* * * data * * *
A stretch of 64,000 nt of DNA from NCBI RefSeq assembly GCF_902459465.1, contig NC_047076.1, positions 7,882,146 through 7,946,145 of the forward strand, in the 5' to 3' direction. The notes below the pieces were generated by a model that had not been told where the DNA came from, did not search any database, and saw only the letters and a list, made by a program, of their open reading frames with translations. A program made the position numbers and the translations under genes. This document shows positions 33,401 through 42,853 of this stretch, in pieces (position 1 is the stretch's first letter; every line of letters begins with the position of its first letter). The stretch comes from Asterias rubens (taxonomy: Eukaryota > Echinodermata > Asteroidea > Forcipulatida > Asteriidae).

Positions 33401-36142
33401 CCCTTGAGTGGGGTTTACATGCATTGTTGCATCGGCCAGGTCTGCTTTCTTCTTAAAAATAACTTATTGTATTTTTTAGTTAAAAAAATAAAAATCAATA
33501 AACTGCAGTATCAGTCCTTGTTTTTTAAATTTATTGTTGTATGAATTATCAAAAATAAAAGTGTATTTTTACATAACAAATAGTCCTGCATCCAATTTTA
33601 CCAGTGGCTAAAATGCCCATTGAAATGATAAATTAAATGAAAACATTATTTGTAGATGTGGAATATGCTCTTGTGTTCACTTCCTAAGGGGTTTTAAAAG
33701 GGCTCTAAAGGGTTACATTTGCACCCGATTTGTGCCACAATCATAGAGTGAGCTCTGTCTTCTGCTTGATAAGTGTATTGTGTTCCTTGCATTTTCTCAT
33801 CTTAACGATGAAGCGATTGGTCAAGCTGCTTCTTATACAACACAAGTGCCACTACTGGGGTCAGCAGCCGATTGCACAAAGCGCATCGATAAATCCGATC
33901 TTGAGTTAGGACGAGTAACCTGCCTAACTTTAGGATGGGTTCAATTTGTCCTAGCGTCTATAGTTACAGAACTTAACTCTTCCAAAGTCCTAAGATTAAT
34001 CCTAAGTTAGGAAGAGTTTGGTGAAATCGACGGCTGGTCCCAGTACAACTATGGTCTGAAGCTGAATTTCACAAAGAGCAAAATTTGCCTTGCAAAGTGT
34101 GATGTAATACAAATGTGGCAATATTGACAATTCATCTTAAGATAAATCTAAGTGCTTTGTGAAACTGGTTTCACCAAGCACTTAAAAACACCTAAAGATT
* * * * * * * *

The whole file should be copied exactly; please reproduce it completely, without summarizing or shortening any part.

A stretch of 64,000 nt of DNA from NCBI RefSeq assembly GCF_902459465.1, contig NC_047076.1, positions 7,882,146 through 7,946,145 of the forward strand, in the 5' to 3' direction. The notes below the pieces were generated by a model that had not been told where the DNA came from, did not search any database, and saw only the letters and a list, made by a program, of their open reading frames with translations. A program made the position numbers and the translations under genes. This document shows positions 33,401 through 42,853 of this stretch, in pieces (position 1 is the stretch's first letter; every line of letters begins with the position of its first letter). The stretch comes from Asterias rubens (taxonomy: Eukaryota > Echinodermata > Asteroidea > Forcipulatida > Asteriidae).

Positions 33401-36142
33401 CCCTTGAGTGGGGTTTACATGCATTGTTGCATCGGCCAGGTCTGCTTTCTTCTTAAAAATAACTTATTGTATTTTTTAGTTAAAAAAATAAAAATCAATA
33501 AACTGCAGTATCAGTCCTTGTTTTTTAAATTTATTGTTGTATGAATTATCAAAAATAAAAGTGTATTTTTACATAACAAATAGTCCTGCATCCAATTTTA
33601 CCAGTGGCTAAAATGCCCATTGAAATGATAAATTAAATGAAAACATTATTTGTAGATGTGGAATATGCTCTTGTGTTCACTTCCTAAGGGGTTTTAAAAG
33701 GGCTCTAAAGGGTTACATTTGCACCCGATTTGTGCCACAATCATAGAGTGAGCTCTGTCTTCTGCTTGATAAGTGTATTGTGTTCCTTGCATTTTCTCAT
33801 CTTAACGATGAAGCGATTGGTCAAGCTGCTTCTTATACAACACAAGTGCCACTACTGGGGTCAGCAGCCGATTGCACAAAGCGCATCGATAAATCCGATC
33901 TTGAGTTAGGACGAGTAACCTGCCTAACTTTAGGATGGGTTCAATTTGTCCTAGCGTCTATAGTTACAGAACTTAACTCTTCCAAAGTCCTAAGATTAAT
34001 CCTAAGTTAGGAAGAGTTTGGTGAAATCGACGGCTGGTCCCAGTACAACTATGGTCTGAAGCTGAATTTCACAAAGAGCAAAATTTGCCTTGCAAAGTGT
34101 GATGTAATACAAATGTGGCAATATTGACAATTCATCTTAAGATAAATCTAAGTGCTTTGTGAAACTGGTTTCACCAAGCACTTAAAAACACCTAAAGATT